With 400 plus student groups and tons of events daily, how does a Brown student navigate life outside of the lecture hall? I’m Lily Hartmann, and I am the freshmen behind “The Extras”; the blog that aims to give you a glimpse into the most exciting and noteworthy activities on campus. Throughout the year this blog will give you snapshots of what Brunonians do when they aren’t hitting the books on College Hill!
With Thanksgiving in just a couple of days, I thought it would appropriate to talk about The Extra that I am thankful to be a part of. Earlier in the fall, I joined the BRYTE youth tutoring program through the Swearer Center. It was a way for me “to get off the hill”, but the program means a lot more than that.
Brown Refugee Youth Tutoring and Enrichment (BRYTE) is a student led organization that pairs Brown undergrads with students in refugee families that have recently relocated to Providence from Africa, Southeast Asia, and the Middle East. We help them acquire language skills in order to become more fluent in English, but also help them to adapt culturally to living in a new place. Each tutor makes at least a one-year commitment to the program, but many tutor for much longer than this. On a week-by-week basis, we are required to tutor for at least 3 hours a week, but how you get those 3 hours in is totally up to you. The goal of BRYTE is to build strong relationships and support refugee youth in gaining the independence to excel in school and being active participants in their new community. We also do enrichment activities like bringing our tutees to Brown sports games or the RISD museum in order to further build a relationship. There are currently about 130 tutors in the program but each tutor has unique experiences through BRYTE. This past weekend we had BRYTE Thanksgiving where a bunch of the tutors and their students came together to have a good conversation, play games and have good food. It was amazing to see the students playing soccer together, running around with friends from BRYTE summer camp, and trying dishes that reflect the diversity of the program. Through the laughter and energy at the event, you could tell BRYTE is making an impact in the Providence community.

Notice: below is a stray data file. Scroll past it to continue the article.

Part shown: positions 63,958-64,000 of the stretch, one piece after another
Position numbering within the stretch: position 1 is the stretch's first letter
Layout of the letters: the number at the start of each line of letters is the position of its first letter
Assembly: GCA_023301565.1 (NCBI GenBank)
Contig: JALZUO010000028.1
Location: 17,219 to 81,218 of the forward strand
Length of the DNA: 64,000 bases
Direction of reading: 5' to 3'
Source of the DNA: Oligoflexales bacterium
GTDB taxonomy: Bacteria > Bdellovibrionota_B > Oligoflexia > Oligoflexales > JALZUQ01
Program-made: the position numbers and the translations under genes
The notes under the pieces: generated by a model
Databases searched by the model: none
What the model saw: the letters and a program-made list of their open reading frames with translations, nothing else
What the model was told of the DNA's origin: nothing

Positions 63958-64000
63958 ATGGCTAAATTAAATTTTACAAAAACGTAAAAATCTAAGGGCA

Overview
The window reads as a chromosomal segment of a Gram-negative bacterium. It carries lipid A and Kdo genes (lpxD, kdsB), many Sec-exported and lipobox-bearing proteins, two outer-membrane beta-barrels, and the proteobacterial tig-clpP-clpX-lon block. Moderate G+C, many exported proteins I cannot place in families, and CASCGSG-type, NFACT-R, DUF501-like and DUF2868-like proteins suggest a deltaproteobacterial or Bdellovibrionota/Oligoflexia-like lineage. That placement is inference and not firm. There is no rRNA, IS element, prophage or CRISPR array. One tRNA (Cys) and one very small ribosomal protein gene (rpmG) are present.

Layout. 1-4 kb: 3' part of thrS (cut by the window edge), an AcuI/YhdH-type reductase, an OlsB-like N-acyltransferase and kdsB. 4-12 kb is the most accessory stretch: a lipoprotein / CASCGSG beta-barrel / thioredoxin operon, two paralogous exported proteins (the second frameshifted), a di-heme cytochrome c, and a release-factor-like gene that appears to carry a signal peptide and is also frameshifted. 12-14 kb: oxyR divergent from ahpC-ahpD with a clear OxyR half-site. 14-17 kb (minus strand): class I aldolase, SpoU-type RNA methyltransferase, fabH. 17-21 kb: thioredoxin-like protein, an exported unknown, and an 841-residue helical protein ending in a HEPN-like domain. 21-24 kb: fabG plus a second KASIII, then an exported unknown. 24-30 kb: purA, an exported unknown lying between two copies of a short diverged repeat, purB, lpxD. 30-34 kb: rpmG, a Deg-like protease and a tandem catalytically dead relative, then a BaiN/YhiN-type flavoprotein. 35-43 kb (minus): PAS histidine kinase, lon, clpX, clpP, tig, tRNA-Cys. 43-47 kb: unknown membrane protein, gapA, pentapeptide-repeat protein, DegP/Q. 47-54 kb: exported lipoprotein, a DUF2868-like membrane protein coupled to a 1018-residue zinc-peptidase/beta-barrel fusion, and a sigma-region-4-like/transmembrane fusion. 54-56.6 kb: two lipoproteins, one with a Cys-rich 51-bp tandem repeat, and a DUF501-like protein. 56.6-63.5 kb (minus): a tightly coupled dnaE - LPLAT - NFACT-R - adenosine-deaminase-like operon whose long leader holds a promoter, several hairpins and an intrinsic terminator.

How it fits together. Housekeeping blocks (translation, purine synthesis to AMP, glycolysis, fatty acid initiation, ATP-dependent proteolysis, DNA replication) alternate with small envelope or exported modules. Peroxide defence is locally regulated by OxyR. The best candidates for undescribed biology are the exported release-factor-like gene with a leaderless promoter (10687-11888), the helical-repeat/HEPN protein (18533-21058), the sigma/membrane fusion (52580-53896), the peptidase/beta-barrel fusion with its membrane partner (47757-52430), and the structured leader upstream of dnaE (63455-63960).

This semester I began tutoring Natu, a sixth grade boy from Eritrea, Africa. He is one of four kids, and his family has been in the United States for about a year. While the beginning of this program has been a bit challenging, every session is better and better as we both become more comfortable around each other. Sometimes during our tutoring sessions, we play games like UNO or Bannagrams, and his sisters will play too. I am on of four tutors in his family, and it is great to have a dynamic where we can all work together to help teach them language skills. BRYTE has definitely become a great way for me to escape from the bubble that Brown can be, ands it is nice to be in someone else’s home for a bit each week. I do not feel like I’m committed to three hours a week or a program, but rather a person and a relationship. BRYTE has made me more aware of world outside of Brown, and the Providence community. From experiences so far and what I have heard from other tutors, BRYTE is a program that keeps getting better and better with time. The relationships tutors form with their students are irreplaceable.
Have questions about a specific student group or event on campus? Want me to cover a specific topic in my next post? Feel free to shoot me an email at email@example.com with any of your questions and comments